What is an orthopedic surgeon?
An orthopedic surgeon is a medical doctor with significant training & experience in the diagnosis, treatment, prevention and rehabilitation of injuries to the musculoskeletal system. The musculoskeletal system consists of bones, joints, muscles, ligaments, tendons, cartilage, etc.
If I see an orthopedic surgeon, will he or she generally recommend surgery?
The majority of orthopedic injuries and conditions can be successfully treated using a variety of non-surgical methods. Depending on a patient’s age, activity level, and their specific injury or condition, it’s likely that one of these treatments will be suggested initially. If the condition does not improve, or in the event of severe injuries, then surgery will be heavily considered.
What are the most common orthopedic surgeries?
Arthroscopic surgery can take place in different areas near the knee, shoulder, elbow, wrist, hip and ankle, and is one of the most commonly performed surgeries. Specifically, surgery to replace damaged joints with newly fabricated components, and surgery to repair soft tissue injuries like torn tendons or ligaments are also extremely common orthopedic procedures.
What are the most common workplace injuries?
Back injuries account for the most significant portion of workplace-related injuries. Blue-collar laborers and heavy lifters are prone to disabling injuries, along with individuals working in repetitive, high-activity environments. Carpal tunnel syndrome is another condition commonly developed by office-workers and machine operators.
Where are you most commonly available to see patients?
Dr. Torrez is most frequently stationed at his office in Waterloo, located at the United Medical Park. He also partners with the Buchanan County Health Center in Independence, and frequently rotates his services to their partnering location.
How can I best prepare for my surgery?
Your surgeon will provide specific instructions and offer to discuss any questions you might have prior to any procedure. Common preparatory requests include:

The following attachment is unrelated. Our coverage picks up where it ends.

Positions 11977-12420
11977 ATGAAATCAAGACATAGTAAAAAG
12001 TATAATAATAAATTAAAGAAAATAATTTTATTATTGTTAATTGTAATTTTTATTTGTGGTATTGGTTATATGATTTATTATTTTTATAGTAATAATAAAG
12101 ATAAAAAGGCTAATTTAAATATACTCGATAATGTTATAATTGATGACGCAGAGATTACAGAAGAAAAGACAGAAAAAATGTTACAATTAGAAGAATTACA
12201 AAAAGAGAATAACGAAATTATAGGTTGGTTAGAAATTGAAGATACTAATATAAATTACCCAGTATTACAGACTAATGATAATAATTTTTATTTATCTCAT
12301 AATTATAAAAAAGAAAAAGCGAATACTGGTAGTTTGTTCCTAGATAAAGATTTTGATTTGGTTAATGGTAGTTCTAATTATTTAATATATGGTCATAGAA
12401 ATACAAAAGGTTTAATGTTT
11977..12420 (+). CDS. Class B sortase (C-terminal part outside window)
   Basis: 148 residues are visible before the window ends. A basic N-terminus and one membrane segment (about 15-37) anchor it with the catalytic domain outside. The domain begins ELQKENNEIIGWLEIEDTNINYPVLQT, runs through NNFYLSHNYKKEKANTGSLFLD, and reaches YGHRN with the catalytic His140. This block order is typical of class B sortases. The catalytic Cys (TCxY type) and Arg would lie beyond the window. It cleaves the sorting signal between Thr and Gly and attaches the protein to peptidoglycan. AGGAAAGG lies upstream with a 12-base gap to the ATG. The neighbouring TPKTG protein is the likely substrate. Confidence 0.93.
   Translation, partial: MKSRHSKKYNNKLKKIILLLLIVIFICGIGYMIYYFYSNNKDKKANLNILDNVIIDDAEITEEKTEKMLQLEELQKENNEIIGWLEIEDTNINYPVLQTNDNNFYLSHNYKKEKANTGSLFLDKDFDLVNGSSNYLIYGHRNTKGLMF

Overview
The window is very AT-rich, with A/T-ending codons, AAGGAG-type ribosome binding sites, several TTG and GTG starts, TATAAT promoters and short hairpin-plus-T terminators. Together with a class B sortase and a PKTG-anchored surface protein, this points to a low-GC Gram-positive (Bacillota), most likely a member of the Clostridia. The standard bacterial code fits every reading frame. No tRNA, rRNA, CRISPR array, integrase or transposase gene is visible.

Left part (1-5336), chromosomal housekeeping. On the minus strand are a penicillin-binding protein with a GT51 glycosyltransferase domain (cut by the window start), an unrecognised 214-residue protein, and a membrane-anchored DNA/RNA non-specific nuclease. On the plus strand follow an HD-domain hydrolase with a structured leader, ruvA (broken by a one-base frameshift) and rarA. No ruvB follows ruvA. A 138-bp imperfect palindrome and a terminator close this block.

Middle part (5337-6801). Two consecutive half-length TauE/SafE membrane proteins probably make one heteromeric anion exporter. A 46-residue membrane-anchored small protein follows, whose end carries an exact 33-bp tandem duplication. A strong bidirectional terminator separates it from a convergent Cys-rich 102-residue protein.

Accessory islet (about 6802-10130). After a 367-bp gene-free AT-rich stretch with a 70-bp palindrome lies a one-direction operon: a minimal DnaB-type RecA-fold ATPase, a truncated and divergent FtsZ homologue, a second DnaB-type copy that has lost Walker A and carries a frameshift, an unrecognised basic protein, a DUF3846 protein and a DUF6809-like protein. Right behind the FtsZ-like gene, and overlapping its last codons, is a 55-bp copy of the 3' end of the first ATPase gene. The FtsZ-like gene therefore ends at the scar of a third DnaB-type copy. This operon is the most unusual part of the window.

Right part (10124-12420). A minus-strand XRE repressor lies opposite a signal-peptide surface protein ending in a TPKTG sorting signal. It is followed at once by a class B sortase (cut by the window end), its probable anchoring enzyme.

Do not eat or drink after midnight on the day of your surgery.
Do not take any medications the night before your surgery unless authorized by your surgeon.
Do not smoke after midnight on the day of your surgery.
Notify your surgeon if your physical condition has changed in any way.
Notify your surgeon if there is a chance you are pregnant.
What should I wear on the day of my surgery?
Shower or bathe on the morning of your surgery but do not apply any makeup or wear jewelry prior to your procedure. We suggest wearing comfortable shoes and clothing that will fit over any bandages that will be applied (loose-fitting or button down shirts, baggy shorts or sweatpants, etc.)
How long will my procedure take?
The length of surgery depends on the injury or condition being treated and the type procedure being performed. Procedures can take anywhere from 30 minutes to multiple hours depending on a number of different factors. Minimally-invasive procedures, such as arthroscopy or procedures that require smaller incisions, typically take much less time.
How do I best schedule an appointment?
Contact Dr. Torrez’s office by phone at (319)-833-5922, or any of the other methods listed on our contact page to set up an initial appointment.
How long will I stay in the hospital/surgery center following surgery?
The amount of time you spend in the hospital or surgery center following your procedure will vary depending on a number of different factors. This timetable is adjusted based on each patient’s individual need.
What is the difference between X-rays, MRIs, and CT scans?
X-rays, CT scans and MRIs are all different forms of imaging techniques used to aid in the diagnosing of specific injuries and conditions. X-rays are a type of radiation that provides images of dense objects in the body when passing through them. MRIs combines the use of a powerful magnet and radio waves instead of radiation, and provides higher quality images of less dense tissue in the body. A CT scan is similar to an MRI in image quality, but acts as a high-powered X-ray that can provide 360-degree pictures of internal structures.
Should I apply ice or heat to an injury?
Icing is an important and effective way to help reduce swelling within the first 48 hours of an injury. It’s also important to remember that ice decreases blood flow to the applied area, and that rotating ice with heat will improve blood flow and can significantly relieve pain while loosening your muscles.
What is physical therapy?
Physical therapy is the incorporation of exercise and functional training in treatment of specific musculoskeletal and neurological injuries. Physical therapy aims to rebuild strength and restore mobility to recently injured or repaired portions of your body.
What is a tendon? What is a ligament? What is cartilage? The difference?
A tendon is a fibrous band of tissue that connects a muscle to a bone. A ligament is an elastic band of tissue that connects bones to other bones and stabilizes a joint. Cartilage is a cushion-like substance that surrounds the ends of bones, while providing protection and encouraging free movement.
What is a cortisone/corticosteroid injection?